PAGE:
So here’s what I’m proposing. We create a data base of anyone who’s participated in a deplatforming. Anyone who’s signed a deplatforming petition. Anyone who’s publicly lobbied for such a deplatforming. Any administrator who’s caved to any such deplatforming campaign. Anyone involved in disciplinary action – even action that’s designed only to produce a chill – that’s a blind for a violation of academic freedom. Let’s call it the Retaliatory Deplatforming Registry.
A notice that one’s been named should be sent to the miscreant, in case she’s been wrongly identified. And that one’s name has been entered into the data base should be publicly accessible.
What does it mean to be so named? Censure. Censure by whom? By anyone who’s decided to fight fire with fire. If you’re involved in any kind of vetting – hiring, publications, conferences, even just polite society – disqualify her. There’s no need to tell her why her application has been rejected. In very short order she and her fellow travellers will have figured it out. But she can never be sure. And even if she thinks she is – even if her being disqualified is actionable – she can never prove it.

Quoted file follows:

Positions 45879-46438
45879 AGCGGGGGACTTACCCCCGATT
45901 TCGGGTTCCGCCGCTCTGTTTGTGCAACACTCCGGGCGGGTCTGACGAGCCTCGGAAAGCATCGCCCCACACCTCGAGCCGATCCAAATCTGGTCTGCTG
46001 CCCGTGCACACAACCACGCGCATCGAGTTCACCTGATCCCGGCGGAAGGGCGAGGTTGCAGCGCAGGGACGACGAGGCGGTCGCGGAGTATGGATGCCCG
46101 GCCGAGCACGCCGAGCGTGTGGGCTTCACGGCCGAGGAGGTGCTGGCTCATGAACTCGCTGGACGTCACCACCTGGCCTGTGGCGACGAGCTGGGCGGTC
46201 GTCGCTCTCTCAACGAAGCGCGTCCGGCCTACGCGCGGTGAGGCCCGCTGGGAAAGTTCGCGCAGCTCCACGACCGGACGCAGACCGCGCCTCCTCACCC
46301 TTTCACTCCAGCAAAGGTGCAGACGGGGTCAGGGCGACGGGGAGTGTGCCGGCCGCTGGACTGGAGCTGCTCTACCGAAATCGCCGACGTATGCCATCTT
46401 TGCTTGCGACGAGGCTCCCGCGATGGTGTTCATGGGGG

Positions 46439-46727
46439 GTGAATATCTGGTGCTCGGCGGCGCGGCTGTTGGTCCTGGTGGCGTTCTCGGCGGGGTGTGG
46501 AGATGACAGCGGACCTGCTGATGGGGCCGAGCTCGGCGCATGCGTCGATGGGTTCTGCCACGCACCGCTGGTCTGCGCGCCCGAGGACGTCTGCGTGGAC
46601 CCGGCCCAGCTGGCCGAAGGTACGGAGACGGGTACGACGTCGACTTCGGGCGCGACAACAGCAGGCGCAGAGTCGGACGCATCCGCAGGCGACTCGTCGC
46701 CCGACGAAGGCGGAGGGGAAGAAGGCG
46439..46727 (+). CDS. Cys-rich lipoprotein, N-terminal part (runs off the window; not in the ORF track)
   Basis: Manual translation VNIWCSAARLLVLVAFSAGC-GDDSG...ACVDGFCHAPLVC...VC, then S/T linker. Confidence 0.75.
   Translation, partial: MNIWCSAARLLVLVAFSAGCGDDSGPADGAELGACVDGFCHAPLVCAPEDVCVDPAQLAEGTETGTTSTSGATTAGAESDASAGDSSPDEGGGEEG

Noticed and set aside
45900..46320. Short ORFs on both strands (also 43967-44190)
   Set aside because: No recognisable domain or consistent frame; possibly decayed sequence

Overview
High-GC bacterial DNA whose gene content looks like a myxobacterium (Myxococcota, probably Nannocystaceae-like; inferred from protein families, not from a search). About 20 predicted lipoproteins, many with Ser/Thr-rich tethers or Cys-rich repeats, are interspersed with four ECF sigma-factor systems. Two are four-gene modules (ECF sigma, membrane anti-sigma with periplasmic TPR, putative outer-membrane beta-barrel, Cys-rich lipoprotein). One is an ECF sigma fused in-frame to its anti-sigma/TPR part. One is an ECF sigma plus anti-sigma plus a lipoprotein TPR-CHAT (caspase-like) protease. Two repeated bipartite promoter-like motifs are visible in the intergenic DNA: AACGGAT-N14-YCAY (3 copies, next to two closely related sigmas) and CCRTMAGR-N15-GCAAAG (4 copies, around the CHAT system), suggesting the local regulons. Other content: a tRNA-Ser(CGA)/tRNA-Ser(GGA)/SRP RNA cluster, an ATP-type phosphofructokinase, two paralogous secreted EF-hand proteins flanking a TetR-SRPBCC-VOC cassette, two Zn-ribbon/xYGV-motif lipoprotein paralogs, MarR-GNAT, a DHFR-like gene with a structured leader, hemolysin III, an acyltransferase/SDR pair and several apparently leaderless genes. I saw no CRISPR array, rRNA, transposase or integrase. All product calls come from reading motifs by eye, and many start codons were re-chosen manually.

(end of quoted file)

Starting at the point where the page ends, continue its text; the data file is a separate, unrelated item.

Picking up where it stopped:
No doubt she and her fellow travellers will attempt to retaliate in kind. They’ll make a list of those they suspect of consulting our list, but they’ll have no way of confirming who to put on it.
In time – and it won’t take much of it – the academic world will be divided into three distinct camps: the original deplatformers, the retaliatory deplatformers, and those who’ve wisely decided to stay above the fray. And my suspicion is that, in time – and it won’t take much of it – there’ll be such powerful natural selection to stay above the fray that the first camp will wither away, and so the second can along with it.
Are there enough of us who’ve been keeping our heads down but who’d welcome a way to push back, provided, that is, and as indicated above, it’s at no risk to ourselves? Enough of us to make this work? All indications are that there are. But if not, there’s been nothing irretrievably ventured.
If the strategic question is settled, what remains is the moral one. Here we face a choice point, for which I need some input from my fellow travellers. If it’s wrong to deplatform, is it wrong to deplatform the deplatformer? Can two wrongs make a right? I’m inclined to say they can. But as a Hobbesian, I suffer from borderline psychopathy. So I should – and so I do – defer to my moral betters, from whom I anxiously await their timely advice.